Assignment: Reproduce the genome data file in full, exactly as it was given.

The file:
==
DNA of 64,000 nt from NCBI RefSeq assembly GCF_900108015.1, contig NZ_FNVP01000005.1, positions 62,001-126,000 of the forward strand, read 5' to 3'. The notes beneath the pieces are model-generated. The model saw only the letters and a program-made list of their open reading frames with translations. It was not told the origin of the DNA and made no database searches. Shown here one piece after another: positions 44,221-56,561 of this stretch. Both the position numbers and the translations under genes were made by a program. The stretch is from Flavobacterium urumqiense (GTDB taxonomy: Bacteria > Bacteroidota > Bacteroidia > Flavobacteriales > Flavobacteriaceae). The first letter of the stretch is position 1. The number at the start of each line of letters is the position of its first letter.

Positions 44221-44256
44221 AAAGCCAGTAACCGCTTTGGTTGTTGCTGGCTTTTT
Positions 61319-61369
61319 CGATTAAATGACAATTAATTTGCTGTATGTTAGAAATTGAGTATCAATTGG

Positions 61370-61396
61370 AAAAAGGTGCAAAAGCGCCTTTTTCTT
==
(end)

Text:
DNA of 64,000 nt from NCBI RefSeq assembly GCF_900108015.1, contig NZ_FNVP01000005.1, positions 62,001-126,000 of the forward strand, read 5' to 3'. The notes beneath the pieces are model-generated. The model saw only the letters and a program-made list of their open reading frames with translations. It was not told the origin of the DNA and made no database searches. Shown here one piece after another: positions 44,221-56,561 of this stretch. Both the position numbers and the translations under genes were made by a program. The stretch is from Flavobacterium urumqiense (GTDB taxonomy: Bacteria > Bacteroidota > Bacteroidia > Flavobacteriales > Flavobacteriaceae). The first letter of the stretch is position 1. The number at the start of each line of letters is the position of its first letter.

Positions 44221-44256
44221 AAAGCCAGTAACCGCTTTGGTTGTTGCTGGCTTTTT
Positions 61319-61369
61319 CGATTAAATGACAATTAATTTGCTGTATGTTAGAAATTGAGTATCAATTGG

Positions 61370-61396
61370 AAAAAGGTGCAAAAGCGCCTTTTTCTT